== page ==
Low-income apartments to make a dent in affordable housing shortage in Macon
What was once a construction scene characterized by luxury, mountainside housing and second-home developments has a newcomer at the table. The latest construction project in Macon County are not mini-mansions in the highlands but a low-income apartment complex in town.
The $7.4 million project, known as the Westgate Terrace Affordable Housing Complex, will bring 60 low-income apartment units to a four-acre site within the town limits of Franklin. The project passed muster with the town board May of this year, following a recommendation by the town’s planning board.
But the developer, Flatiron Group, which specializes in low-income housing projects throughout the state, was waiting to see if federal low-income housing tax credits would come through. The tax credits were necessary to make the investment viable and offset the lower rent that would be charged. But, there is a limited pool of tax credits, and competition is stiff.
Hollis Fitch, a developer with the group, said after being awarded the tax credits in August, the development is prepared to move forward.
If the project is executed as planned, and barring any winter weather construction delays, the units will be completed by November 2013, Fitch said. He expects construction to begin November of this year.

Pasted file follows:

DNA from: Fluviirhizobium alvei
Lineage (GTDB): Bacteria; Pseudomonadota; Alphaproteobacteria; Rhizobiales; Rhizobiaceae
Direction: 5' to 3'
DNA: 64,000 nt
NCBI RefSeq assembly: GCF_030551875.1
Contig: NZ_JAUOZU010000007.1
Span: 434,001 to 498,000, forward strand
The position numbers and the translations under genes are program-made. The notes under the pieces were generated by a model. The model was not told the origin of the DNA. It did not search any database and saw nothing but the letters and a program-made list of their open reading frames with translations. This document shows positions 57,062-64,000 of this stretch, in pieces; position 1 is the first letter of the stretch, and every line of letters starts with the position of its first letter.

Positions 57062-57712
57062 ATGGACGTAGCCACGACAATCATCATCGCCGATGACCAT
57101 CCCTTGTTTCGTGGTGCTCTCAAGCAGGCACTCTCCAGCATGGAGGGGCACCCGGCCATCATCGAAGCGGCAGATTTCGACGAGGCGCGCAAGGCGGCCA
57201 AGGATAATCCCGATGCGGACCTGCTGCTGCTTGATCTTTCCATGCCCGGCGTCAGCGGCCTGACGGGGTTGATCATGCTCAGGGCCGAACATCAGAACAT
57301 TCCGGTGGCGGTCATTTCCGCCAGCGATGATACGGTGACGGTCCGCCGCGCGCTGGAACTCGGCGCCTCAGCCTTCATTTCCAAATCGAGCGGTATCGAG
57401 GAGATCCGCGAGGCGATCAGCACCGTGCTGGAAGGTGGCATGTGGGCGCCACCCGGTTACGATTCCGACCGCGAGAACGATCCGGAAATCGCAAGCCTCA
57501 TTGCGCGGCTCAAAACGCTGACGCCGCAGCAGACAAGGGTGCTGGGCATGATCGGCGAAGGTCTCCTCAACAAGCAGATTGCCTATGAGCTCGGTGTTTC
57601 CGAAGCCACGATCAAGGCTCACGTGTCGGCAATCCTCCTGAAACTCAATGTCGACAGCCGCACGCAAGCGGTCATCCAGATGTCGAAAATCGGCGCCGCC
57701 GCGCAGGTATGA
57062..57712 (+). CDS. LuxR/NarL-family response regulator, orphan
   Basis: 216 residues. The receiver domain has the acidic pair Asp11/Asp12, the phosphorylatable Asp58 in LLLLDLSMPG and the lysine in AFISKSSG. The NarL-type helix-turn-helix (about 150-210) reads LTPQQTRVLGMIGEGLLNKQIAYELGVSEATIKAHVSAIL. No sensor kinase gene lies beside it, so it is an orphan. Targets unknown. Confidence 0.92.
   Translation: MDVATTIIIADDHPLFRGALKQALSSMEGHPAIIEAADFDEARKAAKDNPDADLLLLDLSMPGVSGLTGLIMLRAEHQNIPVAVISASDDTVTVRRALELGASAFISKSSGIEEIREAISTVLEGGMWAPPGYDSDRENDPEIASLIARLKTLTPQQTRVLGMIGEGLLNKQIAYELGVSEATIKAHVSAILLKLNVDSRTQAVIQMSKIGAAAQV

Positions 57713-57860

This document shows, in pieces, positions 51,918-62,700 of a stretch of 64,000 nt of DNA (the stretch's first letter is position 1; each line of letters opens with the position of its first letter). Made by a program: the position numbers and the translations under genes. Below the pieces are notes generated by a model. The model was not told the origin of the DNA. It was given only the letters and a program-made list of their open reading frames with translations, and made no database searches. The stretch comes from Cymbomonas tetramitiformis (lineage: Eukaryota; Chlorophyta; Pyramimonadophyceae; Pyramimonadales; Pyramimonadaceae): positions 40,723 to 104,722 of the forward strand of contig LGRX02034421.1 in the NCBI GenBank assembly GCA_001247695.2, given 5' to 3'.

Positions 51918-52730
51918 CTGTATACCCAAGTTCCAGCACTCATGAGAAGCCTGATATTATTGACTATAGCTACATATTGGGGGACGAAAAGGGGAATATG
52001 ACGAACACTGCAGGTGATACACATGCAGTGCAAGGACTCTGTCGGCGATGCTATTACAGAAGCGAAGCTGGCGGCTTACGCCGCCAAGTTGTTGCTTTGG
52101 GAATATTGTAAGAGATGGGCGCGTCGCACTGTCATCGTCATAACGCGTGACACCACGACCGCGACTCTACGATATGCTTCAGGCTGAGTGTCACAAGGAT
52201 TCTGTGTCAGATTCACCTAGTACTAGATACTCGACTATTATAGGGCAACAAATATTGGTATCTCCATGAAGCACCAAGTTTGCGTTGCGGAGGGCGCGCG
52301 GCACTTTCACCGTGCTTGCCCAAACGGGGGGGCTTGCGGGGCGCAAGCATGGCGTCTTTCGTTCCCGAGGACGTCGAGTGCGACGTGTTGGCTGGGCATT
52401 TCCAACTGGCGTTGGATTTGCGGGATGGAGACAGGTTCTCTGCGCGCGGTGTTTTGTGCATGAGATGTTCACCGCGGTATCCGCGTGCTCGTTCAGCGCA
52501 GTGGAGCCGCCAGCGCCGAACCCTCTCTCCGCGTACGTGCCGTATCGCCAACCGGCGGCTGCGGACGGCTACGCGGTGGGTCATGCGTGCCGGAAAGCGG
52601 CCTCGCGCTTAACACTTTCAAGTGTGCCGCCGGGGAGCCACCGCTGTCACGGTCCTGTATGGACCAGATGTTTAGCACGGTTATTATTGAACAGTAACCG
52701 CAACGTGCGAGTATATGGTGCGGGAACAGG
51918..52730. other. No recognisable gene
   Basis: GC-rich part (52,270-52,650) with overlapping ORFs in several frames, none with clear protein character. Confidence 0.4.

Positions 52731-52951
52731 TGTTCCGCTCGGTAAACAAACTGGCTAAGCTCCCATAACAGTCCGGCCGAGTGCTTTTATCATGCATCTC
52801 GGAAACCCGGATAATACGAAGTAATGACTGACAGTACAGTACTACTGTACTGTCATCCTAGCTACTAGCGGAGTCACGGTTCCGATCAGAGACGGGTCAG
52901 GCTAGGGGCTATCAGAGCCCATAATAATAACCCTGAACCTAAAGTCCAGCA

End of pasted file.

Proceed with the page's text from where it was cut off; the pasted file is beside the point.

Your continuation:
The sale of the property still needs to be finalized, and the development still needs a building permit from Macon County and a final land development permit from the town of Franklin. But, the permits are procedural, as the development has been approved in concept by the town board, despite objections from some neighbors about the impact of the development on their community.
The 60 units will be a range of one-, two- and three-bedroom apartments, with a rental price regulated to remain low for the next 30 years as a stipulation under the federal tax credits. For example, a one-bedroom unit in the proposed property will start at about $335 per month without utilities, Fitch said.
But the trade-off is only low-income residents, defined as families making less than 60 percent of the area median income, qualify to rent the apartments.
The Flatiron group reported that about 40 percent of the county’s population would meet those criteria. In Macon County, the median income for a family of four is $53,000 so only a family of four making about $31,000 or less would qualify. A single person making less than $22,000 per year would qualify.
Fitch’s group has proposed a host of affordable apartment complexes that capitalize on the low-income housing credits across North and South Carolina and Virginia. Some of them get built, but some are rejected by the community where they are proposed, and others don’t get the competitive tax credits.
Although some low-income housing companies are not-for-profit, the Flatiron group is.
Shortage of affordable housing